The Normed Linear Space B(X, Y)

The Normed Linear Space B(X, Y)

Recall from the Linear Operators on Linear Spaces page that if $X$ and $Y$ are linear spaces over $\mathbb{R}$ (or $\mathbb{C}$) then a function $T : X \to Y$ is said to be a linear operator from $X$ to $Y$ if it satisfies the following properties:

  • $T(x + y) = T(x) + T(y)$ for all $x, y \in X$.
  • $T(\lambda x) = \lambda T(x)$ for all $x \in X$ and for all $\lambda \in \mathbb{R}$ (or $\mathbb{C}$)

We denoted the set of all linear operators from $X$ to $Y$ by $\mathcal L(X, Y)$.

Also, if $X$ and $Y$ are normed linear spaces, then a linear operator $T : X \to Y$ is said to be a bounded linear operator if there exists an $M \in \mathbb{R}$, $M \geq 0$ such that for every $x \in X$ we have that:

(1)
\begin{align} \quad \| T(x) \| \leq M \| x \| \end{align}

We denoted the set of all bounded linear operators from $X$ to $Y$ by $\mathcal B(X, Y)$.

Definition: Let $X$ and $Y$ be normed linear spaces. We define the operation of Addition of Bounded Linear Operators for all $S, T \in \mathcal B(X, Y)$ by $(S + T)(x) = S(x) + T(x)$ for all $x \in X$. We define the operator of Scalar Multiplication of Bounded Linear Operators for all $T \in \mathcal B(X, Y)$ and for all $\lambda \in \mathbb{C}$ by $(\lambda T)(x) = \lambda T(x)$.

It is easy to show that $\mathcal B(X, Y)$ with the operations defined above is a linear space. We are about to show that this space is actually a normed linear space. To do so, we will first need to define an important norm on this space called the operator norm, and then prove a few lemmas regarding it.

Definition: Let $X$ and $Y$ be normed linear spaces. The Operator Norm on $\mathcal B(X, Y)$ is defined for all $T \in \mathcal B(X, Y)$ by $\| T \| = \inf \{ M : \| T(x) \| \leq M\| x \|, x \in X \}$.
Lemma 1: Let $X$ and $Y$ be normed linear spaces and let $T \in \mathcal B(X, Y)$. Then for all $x, y \in X$ we have that $\| T(x) - T(y) \| \leq \| T \| \| x - y \|$.
  • Proof: Let $(r_n)_{n=1}^{\infty}$ be any sequence of nonnegative real numbers that are greater than $\| T \|$ and such that $\displaystyle{\lim_{n \to \infty} r_n = \| T \|}$. Since $T$ is a bounded linear operator, for all $n \in \mathbb{N}$ we have that:
(2)
\begin{align} \quad \| T(x) \| \leq r_n \| x \| \end{align}
  • Taking the limit as $n \to \infty$ yields:
(3)
\begin{align} \quad \lim_{n \to \infty} \| T(x) \| &\leq \lim_{n \to \infty} r_n \| x \| \\ \| T(x) \| &\leq \| T \| \| x \| \end{align}
  • Substituting $x$ for $x - y$ and using the additivity property of $T$ gives us that for all $x, y \in X$:
(4)
\begin{align} \quad \| T(x - y) \| \leq \| T \| \| x - y \| \\ \quad \| T(x) - T(y) \| \leq \| T \| \| x - y \| \quad \blacksquare \end{align}
Lemma 2: Let $X$ and $Y$ be normed linear spaces and let $T \in \mathcal B(X, Y)$. Then:
a) $\displaystyle{\| T \| = \sup \left \{ \frac{\| T(x) \|}{\| x \|} : x \neq 0 \right \}}$.
b) $\| T \| = \sup \{ \| T(x) \| : \| x \| = 1 \}$
  • Proof of a) Observe that if $x = 0$ then $\| T(x) \| \leq M \| x \|$ for every $M \in \mathbb{R}$, $M > 0$ since $\| T(0) \| = 0$ and $\| 0 \| = 0$. So the quantity $\| T \|$ does not depend on $x = 0$. That is:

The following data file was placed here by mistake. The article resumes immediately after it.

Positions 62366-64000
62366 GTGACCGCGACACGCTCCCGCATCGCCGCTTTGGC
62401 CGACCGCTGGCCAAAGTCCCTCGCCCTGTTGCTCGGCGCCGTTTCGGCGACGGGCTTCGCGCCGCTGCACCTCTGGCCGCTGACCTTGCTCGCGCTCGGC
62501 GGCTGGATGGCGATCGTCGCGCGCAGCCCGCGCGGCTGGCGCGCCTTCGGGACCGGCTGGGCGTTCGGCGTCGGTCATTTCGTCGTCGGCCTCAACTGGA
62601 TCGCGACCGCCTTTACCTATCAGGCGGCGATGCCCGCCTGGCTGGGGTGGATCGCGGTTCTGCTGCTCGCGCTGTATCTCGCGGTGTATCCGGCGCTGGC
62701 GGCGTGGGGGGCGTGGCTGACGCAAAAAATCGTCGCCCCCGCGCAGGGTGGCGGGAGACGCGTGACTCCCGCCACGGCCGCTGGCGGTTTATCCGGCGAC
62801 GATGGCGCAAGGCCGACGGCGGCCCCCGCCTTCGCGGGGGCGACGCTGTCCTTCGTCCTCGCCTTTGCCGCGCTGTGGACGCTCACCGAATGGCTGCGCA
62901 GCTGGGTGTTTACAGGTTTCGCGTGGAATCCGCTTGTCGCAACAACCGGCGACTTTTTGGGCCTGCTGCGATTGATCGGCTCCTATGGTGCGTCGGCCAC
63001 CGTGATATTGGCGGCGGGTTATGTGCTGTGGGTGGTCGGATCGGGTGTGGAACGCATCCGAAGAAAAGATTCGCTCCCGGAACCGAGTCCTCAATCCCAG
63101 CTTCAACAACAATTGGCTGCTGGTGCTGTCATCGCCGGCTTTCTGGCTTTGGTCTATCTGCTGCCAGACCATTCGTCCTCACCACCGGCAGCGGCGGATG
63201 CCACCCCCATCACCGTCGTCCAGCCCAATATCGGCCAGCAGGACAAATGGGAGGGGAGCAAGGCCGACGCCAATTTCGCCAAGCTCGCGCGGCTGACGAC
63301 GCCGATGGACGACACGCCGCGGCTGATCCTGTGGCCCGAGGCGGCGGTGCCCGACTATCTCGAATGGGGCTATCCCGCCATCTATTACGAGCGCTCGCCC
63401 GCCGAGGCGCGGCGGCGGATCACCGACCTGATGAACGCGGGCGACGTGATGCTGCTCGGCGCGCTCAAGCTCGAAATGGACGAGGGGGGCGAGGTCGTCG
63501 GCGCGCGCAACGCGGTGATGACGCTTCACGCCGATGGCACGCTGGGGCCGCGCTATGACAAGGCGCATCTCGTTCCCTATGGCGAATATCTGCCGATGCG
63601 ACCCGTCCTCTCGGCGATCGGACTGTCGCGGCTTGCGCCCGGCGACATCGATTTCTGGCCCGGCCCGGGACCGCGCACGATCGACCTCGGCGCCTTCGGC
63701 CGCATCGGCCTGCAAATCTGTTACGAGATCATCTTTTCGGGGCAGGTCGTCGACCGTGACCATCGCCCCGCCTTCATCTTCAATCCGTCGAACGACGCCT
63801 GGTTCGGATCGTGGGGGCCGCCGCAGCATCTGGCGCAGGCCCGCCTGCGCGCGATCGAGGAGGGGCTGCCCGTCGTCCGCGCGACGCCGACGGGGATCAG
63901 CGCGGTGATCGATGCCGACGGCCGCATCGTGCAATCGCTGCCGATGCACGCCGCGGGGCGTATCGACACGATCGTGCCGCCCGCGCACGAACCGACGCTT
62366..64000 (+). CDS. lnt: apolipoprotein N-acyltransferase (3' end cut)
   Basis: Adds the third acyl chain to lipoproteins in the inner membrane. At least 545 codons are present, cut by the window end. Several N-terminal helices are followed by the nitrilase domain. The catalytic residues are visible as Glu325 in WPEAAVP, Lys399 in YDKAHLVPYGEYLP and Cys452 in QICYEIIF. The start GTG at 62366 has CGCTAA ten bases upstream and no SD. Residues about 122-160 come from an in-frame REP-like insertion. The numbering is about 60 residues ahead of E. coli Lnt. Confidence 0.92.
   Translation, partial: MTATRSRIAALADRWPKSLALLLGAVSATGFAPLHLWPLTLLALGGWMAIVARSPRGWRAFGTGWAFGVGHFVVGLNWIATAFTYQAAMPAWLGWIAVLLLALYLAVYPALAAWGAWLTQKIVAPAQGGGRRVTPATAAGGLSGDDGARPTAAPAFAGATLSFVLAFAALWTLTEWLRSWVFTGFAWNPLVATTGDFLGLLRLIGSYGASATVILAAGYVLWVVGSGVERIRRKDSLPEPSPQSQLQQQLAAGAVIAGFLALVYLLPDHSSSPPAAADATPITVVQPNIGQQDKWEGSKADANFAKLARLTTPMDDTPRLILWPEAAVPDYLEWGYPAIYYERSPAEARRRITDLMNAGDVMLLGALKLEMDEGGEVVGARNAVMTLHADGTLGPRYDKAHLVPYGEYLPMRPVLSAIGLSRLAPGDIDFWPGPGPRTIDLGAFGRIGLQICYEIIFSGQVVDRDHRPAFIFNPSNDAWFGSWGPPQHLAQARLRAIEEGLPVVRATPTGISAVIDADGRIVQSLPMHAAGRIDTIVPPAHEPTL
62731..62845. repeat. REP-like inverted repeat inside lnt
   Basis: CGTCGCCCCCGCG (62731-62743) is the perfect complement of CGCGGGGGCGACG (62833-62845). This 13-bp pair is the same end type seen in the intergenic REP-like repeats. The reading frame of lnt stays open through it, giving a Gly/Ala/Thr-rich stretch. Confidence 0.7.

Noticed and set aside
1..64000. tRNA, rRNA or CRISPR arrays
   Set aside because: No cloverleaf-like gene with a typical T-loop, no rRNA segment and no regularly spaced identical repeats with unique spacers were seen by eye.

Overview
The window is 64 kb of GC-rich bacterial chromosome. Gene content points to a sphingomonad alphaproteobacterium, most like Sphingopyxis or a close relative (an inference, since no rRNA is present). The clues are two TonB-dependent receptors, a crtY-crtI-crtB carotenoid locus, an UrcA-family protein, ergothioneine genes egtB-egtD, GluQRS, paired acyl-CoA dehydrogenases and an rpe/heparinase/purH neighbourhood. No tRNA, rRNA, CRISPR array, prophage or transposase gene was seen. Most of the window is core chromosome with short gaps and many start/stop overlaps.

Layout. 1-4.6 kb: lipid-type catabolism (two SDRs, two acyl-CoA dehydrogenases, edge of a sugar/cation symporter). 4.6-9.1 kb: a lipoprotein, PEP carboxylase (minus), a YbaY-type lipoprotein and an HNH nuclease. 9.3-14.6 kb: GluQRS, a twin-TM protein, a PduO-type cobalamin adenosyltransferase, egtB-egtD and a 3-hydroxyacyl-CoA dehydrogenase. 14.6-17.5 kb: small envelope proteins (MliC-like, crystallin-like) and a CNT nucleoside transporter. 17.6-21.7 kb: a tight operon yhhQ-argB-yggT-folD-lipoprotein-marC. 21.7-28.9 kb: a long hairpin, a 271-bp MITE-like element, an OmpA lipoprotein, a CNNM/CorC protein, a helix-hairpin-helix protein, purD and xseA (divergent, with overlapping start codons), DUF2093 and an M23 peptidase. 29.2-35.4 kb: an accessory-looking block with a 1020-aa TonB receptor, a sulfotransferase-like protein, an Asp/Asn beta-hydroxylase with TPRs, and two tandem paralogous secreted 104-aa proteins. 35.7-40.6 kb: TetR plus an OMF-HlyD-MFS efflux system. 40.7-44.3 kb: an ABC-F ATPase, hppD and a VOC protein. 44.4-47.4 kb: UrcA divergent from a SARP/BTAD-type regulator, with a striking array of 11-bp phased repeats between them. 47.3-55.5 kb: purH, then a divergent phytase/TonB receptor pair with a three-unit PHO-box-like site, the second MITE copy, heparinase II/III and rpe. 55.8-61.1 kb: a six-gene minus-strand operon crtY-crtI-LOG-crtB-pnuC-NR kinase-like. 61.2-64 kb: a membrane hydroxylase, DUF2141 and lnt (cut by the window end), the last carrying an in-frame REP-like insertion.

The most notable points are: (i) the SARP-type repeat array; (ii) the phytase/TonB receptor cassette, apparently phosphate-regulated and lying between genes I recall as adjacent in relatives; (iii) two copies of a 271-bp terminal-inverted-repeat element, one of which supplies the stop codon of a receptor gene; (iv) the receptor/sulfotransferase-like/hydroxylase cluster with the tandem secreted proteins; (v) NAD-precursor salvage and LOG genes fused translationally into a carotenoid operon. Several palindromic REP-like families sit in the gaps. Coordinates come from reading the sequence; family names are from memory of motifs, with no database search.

(5)
\begin{align} \quad \| T \| &= \inf \{ M : \| T(x) \| \leq M \| x \|, x \neq 0 \} \\ &= inf \left \{ M : \frac{\| T(x) \|}{\| x \|} \leq M, x \neq 0 \right \} \\ &= \sup \left \{ \frac{\| T(x) \|}{\| x \|} : x \neq 0 \right \} \quad \blacksquare \end{align}
  • Proof of b) If $\| x \| = 1$ then by definition, $\| T(x) \| \leq \| T \| \| x \| = \| T \|$. Therefore :
(6)
\begin{align} \quad \| T \| &= \inf \{ M : \| T(x) \| \leq M\| x \|, x \in X \} \\ &= \inf \{ M : \| T(x) \| \leq M, \| x \| = 1 \| \} \\ &= \sup \{ \| T(x) \| : \| x \| = 1 \} \quad \blacksquare \end{align}

We are now ready to prove that $\mathcal B(X, Y)$ with the operator norm $\| \cdot \|$ defined above is a normed linear space.

Theorem 3: Let $X$ and $Y$ be normed linear spaces. Then the operator norm $\| \cdot \| : \mathcal B(X, Y) \to [0, \infty)$ is indeed a norm.
  • Proof: Suppose that $T = 0$, that is, $T : X \to Y$ is defined for all $x \in X$ by $T(x) = 0$. Then clearly $\| T(x) \| \leq 0 \| x \| = 0$ for all $x \in X$. Therefore:
(7)
\begin{align} \quad \| T \| = 0 \end{align}
  • Now suppose that $\| T \| = 0$. Then $\| T(x) \| \leq 0\| x \| = 0$ for all $x \in X$. But by the property of the norm on $Y$, $T(x) = 0$ for all $x \in X$. So $T = 0$. Hence $\| T \| = 0$ if and only if $T = 0$.
  • Now let $T \in \mathcal B(X, Y)$ and let $\lambda \in \mathbb{C}$. By Lemma 2 we have that:
(8)
\begin{align} \quad \| \lambda T \| &= \sup \{ \| \lambda T(x) \| : \| x \| = 1 \} \\ &= \lambda \sup \{ \| T(x) \| : \| x \| = 1 \} \\ &= | \lambda | \| x \| \quad \end{align}
  • Lastly, let $S, T \in \mathcal B(X, Y)$. Then:
(9)
\begin{align} \quad \| S + T \| &= \sup \{ \| (S + T)(x) \| : \| x \| = 1 \} \\ &= \sup \{ \| S(x) + T(x) \| : \| x \| = 1 \} \\ & \leq \sup \{ \| S(x) \| + \| T(x) \| : \| x \| = 1 \} \\ & \leq \sup \{ \| S(x) \| : \| x \| = 1 \} + \sup \{ \| T(x) \| : \| x \| = 1 \} \\ & \leq \| S \| + \| T \| \end{align}
  • Therefore the operator norm on $\mathcal B(X, Y)$ is indeed a norm. $\blacksquare$
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